Phyllis Schlafly was one of the most influential women of the second half of the 20th century, playing a key role in the 1964 Republican presidential nomination of Sen. Barry Goldwater of Arizona, helping to found the powerful pro-family movement in the early 1970s, and heading STOP ERA, which defeated the liberal establishment’s all-out effort to pass the Equal Rights Amendment.

I’m reminded of all this by “Mrs. America,” a nine-part miniseries set to begin streaming April 15 on Hulu. Oscar winner Cate Blanchett stars as Schlafly in the drama about the fight over the ERA.

As a young woman during World War II, Schlafly worked as a ballistics gunner and technician at the largest ammunition plant in the world.

She graduated Phi Beta Kappa from Washington University and received a master’s degree from Radcliffe. She obtained her law degree while in her 50s, and wrote more than 20 books on politics, nuclear weapons, U.S. foreign policy, and the Constitution.

She was a strong Roman Catholic and a staunch anti-communist. She was an eloquent speaker and formidable debater who never lost her smile or an opportunity to score a point against an opponent.

She was a mentor to thousands of women, an indefatigable organizer who founded the Eagle Forum, a grassroots organization of conservative women at the center of every conservative battle for the past five decades. 

In 1964, she wrote and self-published the classic political manifesto “A Choice Not an Echo,” which recounted how liberal Republicans had dominated the party’s presidential nomination process for decades and declared that now was the time for conservatives to nominate a conservative—Goldwater—who would draw long-ignored voters to the polls.

In the critical California Republican primary, a half-million copies of “A Choice Not an Echo” were distributed throughout the state. Goldwater narrowly defeated Gov. Nelson Rockefeller of New York.

Subsequent polls revealed that Goldwater beat Rockefeller in those neighborhoods that had been saturated with copies of the book. Goldwater credited his win to Schlafly’s 125-page paperback.  

In the late 1960s, the women’s movement seized on the Equal Rights Amendment, long ignored by Congress, as the vehicle to bring about a gender-blind society. Warmly endorsed by the mass media, the constitutional amendment was overwhelmingly approved by Congress in March 1972.

Thirty-eight states had to ratify the ERA within seven years for it to become the law of the land. Just a year later, 30 states already had ratified the ERA, most of them without study, hearings, or debate, and passage seemed inevitable.

Enter Schlafly, who argued that the amendment would not broaden women’s rights, but rather take away the legal rights that women already had in divorce. (The STOP in STOP ERA stood for “Stop Taking Our Privileges.”)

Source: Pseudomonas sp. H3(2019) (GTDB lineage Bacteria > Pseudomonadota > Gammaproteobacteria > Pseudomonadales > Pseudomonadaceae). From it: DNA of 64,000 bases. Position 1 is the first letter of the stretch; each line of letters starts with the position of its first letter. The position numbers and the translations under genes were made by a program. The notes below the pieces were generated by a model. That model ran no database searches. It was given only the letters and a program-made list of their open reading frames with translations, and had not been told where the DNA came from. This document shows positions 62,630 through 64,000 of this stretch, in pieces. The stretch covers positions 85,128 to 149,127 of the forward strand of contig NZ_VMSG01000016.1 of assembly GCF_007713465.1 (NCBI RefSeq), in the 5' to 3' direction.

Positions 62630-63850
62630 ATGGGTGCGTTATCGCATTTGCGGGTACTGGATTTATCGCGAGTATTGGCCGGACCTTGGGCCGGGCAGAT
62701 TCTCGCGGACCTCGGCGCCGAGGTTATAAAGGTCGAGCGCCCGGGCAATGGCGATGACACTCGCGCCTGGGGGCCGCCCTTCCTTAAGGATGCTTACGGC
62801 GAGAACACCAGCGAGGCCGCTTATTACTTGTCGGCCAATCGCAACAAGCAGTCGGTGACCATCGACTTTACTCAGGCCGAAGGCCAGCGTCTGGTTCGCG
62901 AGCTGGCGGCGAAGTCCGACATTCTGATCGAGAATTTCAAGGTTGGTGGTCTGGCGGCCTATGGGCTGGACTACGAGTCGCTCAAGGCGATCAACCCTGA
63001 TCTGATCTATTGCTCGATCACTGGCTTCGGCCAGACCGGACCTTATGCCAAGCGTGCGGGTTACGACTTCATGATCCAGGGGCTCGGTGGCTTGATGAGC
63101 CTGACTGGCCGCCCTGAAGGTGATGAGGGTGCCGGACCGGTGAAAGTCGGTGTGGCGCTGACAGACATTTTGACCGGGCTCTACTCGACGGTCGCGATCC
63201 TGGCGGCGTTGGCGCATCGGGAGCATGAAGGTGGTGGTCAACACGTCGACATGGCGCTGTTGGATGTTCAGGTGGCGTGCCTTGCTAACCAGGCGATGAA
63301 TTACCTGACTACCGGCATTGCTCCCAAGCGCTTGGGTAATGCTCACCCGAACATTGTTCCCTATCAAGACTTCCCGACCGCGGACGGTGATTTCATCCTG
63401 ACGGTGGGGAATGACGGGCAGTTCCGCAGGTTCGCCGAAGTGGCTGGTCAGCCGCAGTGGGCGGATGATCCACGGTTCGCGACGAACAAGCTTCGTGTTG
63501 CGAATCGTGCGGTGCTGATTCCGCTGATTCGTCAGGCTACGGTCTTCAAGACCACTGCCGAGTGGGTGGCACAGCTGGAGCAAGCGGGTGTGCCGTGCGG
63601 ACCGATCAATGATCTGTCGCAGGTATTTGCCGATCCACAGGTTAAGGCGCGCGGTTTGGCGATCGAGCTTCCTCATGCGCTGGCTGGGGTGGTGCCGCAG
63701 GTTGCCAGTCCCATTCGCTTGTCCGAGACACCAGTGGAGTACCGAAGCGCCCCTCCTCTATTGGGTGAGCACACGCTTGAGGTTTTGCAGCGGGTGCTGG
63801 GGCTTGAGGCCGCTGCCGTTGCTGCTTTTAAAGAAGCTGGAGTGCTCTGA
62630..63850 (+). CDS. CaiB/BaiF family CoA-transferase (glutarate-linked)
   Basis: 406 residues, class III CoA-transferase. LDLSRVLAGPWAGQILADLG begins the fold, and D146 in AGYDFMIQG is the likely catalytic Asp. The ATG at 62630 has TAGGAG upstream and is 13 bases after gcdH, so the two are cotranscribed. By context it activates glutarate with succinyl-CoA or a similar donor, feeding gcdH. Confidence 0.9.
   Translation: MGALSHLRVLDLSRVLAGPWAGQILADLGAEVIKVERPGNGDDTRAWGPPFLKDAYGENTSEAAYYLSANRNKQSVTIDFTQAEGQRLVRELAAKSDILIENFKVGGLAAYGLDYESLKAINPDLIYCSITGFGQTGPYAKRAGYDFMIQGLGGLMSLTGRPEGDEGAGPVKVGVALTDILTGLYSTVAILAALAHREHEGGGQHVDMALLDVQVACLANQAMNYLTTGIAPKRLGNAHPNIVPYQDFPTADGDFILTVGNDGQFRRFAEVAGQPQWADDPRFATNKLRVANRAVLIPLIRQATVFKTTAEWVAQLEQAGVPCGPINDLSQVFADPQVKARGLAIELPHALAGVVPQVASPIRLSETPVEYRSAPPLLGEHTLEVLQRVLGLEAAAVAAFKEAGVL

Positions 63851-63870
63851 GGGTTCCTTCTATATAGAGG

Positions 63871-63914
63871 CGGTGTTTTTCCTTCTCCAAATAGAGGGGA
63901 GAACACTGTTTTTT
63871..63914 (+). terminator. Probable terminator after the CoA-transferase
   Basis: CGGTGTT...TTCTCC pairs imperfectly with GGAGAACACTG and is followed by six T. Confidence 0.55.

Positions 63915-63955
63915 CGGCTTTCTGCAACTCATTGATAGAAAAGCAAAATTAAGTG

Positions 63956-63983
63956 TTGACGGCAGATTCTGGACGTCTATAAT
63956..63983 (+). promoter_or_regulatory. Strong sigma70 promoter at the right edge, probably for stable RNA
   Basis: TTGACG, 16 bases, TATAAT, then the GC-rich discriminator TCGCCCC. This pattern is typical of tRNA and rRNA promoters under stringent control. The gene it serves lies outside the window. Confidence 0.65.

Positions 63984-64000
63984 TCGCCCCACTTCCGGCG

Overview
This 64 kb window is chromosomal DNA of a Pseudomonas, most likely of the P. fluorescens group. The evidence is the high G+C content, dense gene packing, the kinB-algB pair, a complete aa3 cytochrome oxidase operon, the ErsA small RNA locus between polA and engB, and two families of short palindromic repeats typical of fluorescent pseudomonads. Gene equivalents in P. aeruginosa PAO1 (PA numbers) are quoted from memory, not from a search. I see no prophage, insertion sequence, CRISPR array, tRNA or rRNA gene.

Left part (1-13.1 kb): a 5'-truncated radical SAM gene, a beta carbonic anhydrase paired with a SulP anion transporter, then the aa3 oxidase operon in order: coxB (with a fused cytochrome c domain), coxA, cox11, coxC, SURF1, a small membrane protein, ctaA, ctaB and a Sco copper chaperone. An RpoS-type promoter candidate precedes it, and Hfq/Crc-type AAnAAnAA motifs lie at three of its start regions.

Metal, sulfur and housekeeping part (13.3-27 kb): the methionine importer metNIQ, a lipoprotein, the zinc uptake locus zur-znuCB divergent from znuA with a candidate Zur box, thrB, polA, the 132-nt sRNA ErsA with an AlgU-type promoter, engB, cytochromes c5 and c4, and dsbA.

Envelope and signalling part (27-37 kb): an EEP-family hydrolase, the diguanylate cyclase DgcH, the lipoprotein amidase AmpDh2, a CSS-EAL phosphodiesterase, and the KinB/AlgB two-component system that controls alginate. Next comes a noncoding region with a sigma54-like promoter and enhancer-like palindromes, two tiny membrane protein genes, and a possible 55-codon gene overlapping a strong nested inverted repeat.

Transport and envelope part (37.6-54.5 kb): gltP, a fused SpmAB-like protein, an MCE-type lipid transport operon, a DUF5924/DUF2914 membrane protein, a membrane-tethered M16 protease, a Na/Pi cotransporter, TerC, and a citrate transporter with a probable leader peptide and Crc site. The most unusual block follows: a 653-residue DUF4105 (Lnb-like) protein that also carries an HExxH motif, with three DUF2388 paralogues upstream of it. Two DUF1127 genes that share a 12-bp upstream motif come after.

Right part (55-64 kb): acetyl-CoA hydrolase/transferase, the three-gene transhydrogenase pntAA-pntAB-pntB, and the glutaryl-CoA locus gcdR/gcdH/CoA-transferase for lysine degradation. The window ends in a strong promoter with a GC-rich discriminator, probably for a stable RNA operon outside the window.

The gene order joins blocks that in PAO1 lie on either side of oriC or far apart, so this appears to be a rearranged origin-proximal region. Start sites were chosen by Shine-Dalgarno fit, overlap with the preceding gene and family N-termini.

Its enactment, she said, would be used to achieve the goals of radical feminists, such as government-financed abortion, state nurseries, same-sex marriage, and the elimination of female stereotypes in school textbooks. (How prophetic!)

More and more pro-family groups declared their opposition to the ERA, followed by Protestant and Catholic churches, as well as Jewish synagogues.

Focusing on selected state legislators in Oklahoma and Illinois, Schlafly and her smiling cohort paid personal visits, wrote letters, made telephone calls, and testified before their legislative committees.

Schlafly taught housewives and other non-professionals how to organize a letter-writing campaign and how to answer a reporter’s question in 15 seconds so he could not edit it.

One pro-ERA legislator said he would not talk to STOP ERA representatives until he received 5,000 personalized letters from constituents who said they opposed the ERA. He quickly changed his mind.

As a result of STOP ERA, Kentucky rescinded its approval of the ERA, followed by public referenda in Nevada and Florida against the ERA.

By 1978, 35 states had ratified the ERA, but five had rescinded their approvals. It was clear that the ERA could not be ratified by the seven-year deadline, so Congress extended the deadline by more than 39 months.

Sensing victory, STOP ERA kept up its lobbying until, at last, pro-ERA forces conceded defeat and the Equal Rights Amendment dropped out of sight.

On March 22, 1979, more than 1,400 conservatives filled the ballroom of the Shoreham Americana Hotel in Washington, D.C., to celebrate the death of the ERA and to salute Schlafly, the remarkable woman who had led the campaign and achieved an “impossible” victory over the collective might of the liberal establishment.

Schlafly kept on confounding the establishment until she died in September 2016 at the age of 92, still rallying her Eagles against the latest liberal scheme, still furthering the pro-life cause, and still protecting the family—always offering a conservative choice and not a liberal echo.